The recent events in Kashmir are disturbing, like always. Can we really have a ceasefire in Kashmir?
Just, cease. Stop. Go away.
Take your guns, battle-ware, violence away from Kashmir. And leave.
I think that may not be possible. Not so easily.
But can the violence really stop till the combatants are there?
I am not sure if this qualifies as a war, but there are two parties to it. There are civilians, people who live in Kashmir and want to continue living in Kashmir. People who want to work and earn from their work in Kashmir. And never leave, because we have a saying in Kashmir, “trade one house for a thousand more, but never set foot outside the door”.
Then there is the army. The ever present eyes watching from bunkers and old bungalows. Steel capped, armour jacketed men from India doing their country’s bidding in Kashmir. Occupying vast lands – practicing Warcraft on the native population. Yes, keeping the population under “control”.
Friday, the 26 May, the police and forces fired inside the Jamia Masjid as per eyewitness accounts. The Nowhatta area is a pseudo battle ground. On most days, it is like a usual market place. There are restaurants selling really red tandoori chicken, a huge shop selling furnishing items, smaller shops with wares on the road, heavy traffic, buses, a car wrongly parked et al. There is little police deployment there on a normal working day. But come Friday, there is nothing except army, police laden with guns and boys with stones.
On Friday when the army laid siege to the Jamia Masjid there was bloodshed inside the mosque. There was blood on the floor of the mosque. Someone had been hit by pellet guns. As per the standard operating procedure the pellets had been fired to kill.
Thankfully no one died. The spirit of Kashmir lived another day.
This follows closely the government’s call for ceasefire in Kashmir. The ceasefire is for border operations. The war within our cities continue. Mehbooba’s penchant for violence is expected to take a sinister turn post Ramadan. If this is a cease fire, what is otherwise.
Why, I ask, we can’t have an easier life? Or a right to live?
A few weeks ago a young man was mowed down by a police truck. The moment was captured on video. This infuriated the police who arrested the maker of the video. The alarming coldness of the act is not a concern of the state, its record is. In the absence of a video the news act would have been passed off as an accident – but the video shows otherwise. I wonder the family of the 22-year-old will see that video again and again and hope that the truck wouldn’t hit him.
Death is permanent. Those who are gone are gone. There is no glamour in young men being butchered on the roads.
Every week we hear about the murder of a young man in Kashmir. Yet there is no discussion on the structure of violence that the state has built in Kashmir where all murder and death are just circumstantial and one party is absolved of all responsibility. It has become very easy to blame Kashmiris for their own deaths. It is like a generation has committed itself to a mass suicide. Overtime. No one wants to hear or even talk about the anger common Kashmiris hold for having to put up with living in a militarized zones. There is no discussion on the daily subjugation that is so ingrained in the lives of these very young men who pelt stones or are mowed down. They and the army men both know who the stronger party in this trade is – the one with the guns, the one with force and power and the one with the law backing them.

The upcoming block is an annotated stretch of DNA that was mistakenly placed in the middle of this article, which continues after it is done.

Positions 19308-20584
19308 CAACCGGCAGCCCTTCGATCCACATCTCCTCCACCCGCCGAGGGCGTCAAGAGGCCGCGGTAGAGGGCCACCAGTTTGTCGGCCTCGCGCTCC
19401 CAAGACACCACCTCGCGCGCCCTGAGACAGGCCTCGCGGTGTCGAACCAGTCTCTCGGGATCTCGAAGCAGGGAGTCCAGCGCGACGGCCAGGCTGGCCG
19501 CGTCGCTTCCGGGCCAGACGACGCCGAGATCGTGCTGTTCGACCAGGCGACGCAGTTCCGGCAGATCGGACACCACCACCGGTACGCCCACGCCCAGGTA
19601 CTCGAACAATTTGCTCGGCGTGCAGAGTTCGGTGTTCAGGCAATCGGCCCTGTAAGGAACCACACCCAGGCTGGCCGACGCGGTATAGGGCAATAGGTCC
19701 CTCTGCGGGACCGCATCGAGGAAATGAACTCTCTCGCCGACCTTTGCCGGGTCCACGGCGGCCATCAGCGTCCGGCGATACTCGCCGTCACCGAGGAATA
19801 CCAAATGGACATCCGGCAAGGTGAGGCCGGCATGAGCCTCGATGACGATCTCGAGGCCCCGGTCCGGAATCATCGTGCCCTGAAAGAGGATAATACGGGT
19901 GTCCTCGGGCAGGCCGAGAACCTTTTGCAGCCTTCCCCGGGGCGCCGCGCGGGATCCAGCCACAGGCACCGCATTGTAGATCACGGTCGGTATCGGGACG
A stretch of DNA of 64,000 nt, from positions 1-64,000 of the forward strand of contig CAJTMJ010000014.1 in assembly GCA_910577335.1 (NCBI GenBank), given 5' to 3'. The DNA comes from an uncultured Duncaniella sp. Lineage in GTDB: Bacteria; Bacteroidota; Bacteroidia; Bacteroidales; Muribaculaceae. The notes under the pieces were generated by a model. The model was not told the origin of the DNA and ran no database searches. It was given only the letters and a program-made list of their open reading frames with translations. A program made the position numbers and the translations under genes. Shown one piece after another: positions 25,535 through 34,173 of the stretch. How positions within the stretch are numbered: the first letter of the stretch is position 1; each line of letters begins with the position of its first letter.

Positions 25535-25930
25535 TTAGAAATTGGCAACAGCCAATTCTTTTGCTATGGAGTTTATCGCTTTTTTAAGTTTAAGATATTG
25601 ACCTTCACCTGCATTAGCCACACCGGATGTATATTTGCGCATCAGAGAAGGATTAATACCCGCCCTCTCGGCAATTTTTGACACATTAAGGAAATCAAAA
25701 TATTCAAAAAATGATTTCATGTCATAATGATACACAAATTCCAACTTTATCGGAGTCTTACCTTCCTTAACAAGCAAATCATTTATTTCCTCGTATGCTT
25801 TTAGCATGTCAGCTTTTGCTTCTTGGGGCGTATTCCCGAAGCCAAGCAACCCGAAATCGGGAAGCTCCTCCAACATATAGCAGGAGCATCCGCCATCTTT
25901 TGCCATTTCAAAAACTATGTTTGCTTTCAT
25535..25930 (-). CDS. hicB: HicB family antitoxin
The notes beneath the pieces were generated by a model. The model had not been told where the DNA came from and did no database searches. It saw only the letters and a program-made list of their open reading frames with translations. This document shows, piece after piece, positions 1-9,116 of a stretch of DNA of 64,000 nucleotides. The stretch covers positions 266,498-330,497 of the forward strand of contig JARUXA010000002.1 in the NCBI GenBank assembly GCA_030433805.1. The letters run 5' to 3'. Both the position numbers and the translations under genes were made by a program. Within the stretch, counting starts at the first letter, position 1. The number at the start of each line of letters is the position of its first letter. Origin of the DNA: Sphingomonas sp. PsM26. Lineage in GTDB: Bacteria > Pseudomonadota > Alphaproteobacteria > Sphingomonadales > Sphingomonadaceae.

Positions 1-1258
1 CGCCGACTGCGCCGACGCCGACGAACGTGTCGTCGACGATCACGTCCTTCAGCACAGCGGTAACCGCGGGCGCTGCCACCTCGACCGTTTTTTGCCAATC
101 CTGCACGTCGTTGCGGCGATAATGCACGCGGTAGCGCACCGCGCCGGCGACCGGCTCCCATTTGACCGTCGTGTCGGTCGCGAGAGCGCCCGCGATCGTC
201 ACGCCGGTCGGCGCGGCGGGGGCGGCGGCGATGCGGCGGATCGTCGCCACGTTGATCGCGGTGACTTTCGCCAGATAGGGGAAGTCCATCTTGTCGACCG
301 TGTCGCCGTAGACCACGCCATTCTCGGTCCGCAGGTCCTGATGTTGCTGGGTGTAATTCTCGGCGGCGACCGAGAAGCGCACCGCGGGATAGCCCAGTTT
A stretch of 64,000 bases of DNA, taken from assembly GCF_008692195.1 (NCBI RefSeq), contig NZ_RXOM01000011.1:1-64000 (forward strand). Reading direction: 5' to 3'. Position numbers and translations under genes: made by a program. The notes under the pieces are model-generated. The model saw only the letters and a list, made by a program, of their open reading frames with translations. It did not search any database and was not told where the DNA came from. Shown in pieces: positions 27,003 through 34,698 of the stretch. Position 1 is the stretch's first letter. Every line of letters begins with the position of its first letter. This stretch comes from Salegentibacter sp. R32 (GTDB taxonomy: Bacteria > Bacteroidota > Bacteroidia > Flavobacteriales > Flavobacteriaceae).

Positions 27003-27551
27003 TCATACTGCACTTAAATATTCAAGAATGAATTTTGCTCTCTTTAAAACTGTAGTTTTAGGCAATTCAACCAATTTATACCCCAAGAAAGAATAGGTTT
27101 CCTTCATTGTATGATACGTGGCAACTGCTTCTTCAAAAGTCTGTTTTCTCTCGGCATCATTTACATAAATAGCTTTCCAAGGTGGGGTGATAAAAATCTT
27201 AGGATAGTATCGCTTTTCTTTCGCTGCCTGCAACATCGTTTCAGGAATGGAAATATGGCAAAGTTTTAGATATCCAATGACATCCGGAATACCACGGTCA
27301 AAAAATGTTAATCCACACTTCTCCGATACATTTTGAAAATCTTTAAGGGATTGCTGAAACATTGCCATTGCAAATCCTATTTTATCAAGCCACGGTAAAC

A telltale picture of this was a series of three photos taken by a photojournalist. They show a young man talking to the army man (showing his ID perhaps), the second one of him being slapped, and third is the after math. For most Indians a small incident like this would not matter. But to the conscience of the young man it does. No one wants to take public humiliation lying down. Nothing much was made of this incident. But in the by lanes of Srinagar, a young man laid uneasy at night thinking and despising the occupation even more.
It is a constant reminder that you are not free. That you are not equal. And that whatever happens to you, you are not important. Your lives are ruled by the rules we make. And your lives are worth little.
At the back of our minds is this very tragically Shakespearean struggle to be or not to be.
The next Friday, 1st day of June, they drove another man down. And all the bells were ringing. The vitriol was forthcoming. A man lay crushed under the police vehicle, his bones crushed and blood filling his lungs. I wonder about the man behind the wheel of the car, the one who decided to mow another person down. Not just hit him with a car but crush him under it. Did he get down from his seat and walk away, or a posse of other policemen came to protect him. I wonder about them too. Was there regret filling the air like tear gas? Or was there a sense of pride at work done? Or was it helplessness at having fulfilled someone else’s orders, and become a murderer in turn.
The murdered is a memoir in the library of unopened books. He writes his story in different books and every time it is the same and every time he dies in the end. He might have held a lot of promise but now he lays in a grave. I can’t get over the alarming rate at which young people in Kashmir are being killed. It has slowly settled into a normal where a death is not considered shocking enough; there needs to be more added gore to make it noteworthy like mauled under a truck. This slow descent into desensitized territory is what makes carnage normal. There is nothing normal about living in state of fear and always, always yearning for an escape. The curfewed peace in Kashmir is not peaceful at all. And I yearn for an escape from that.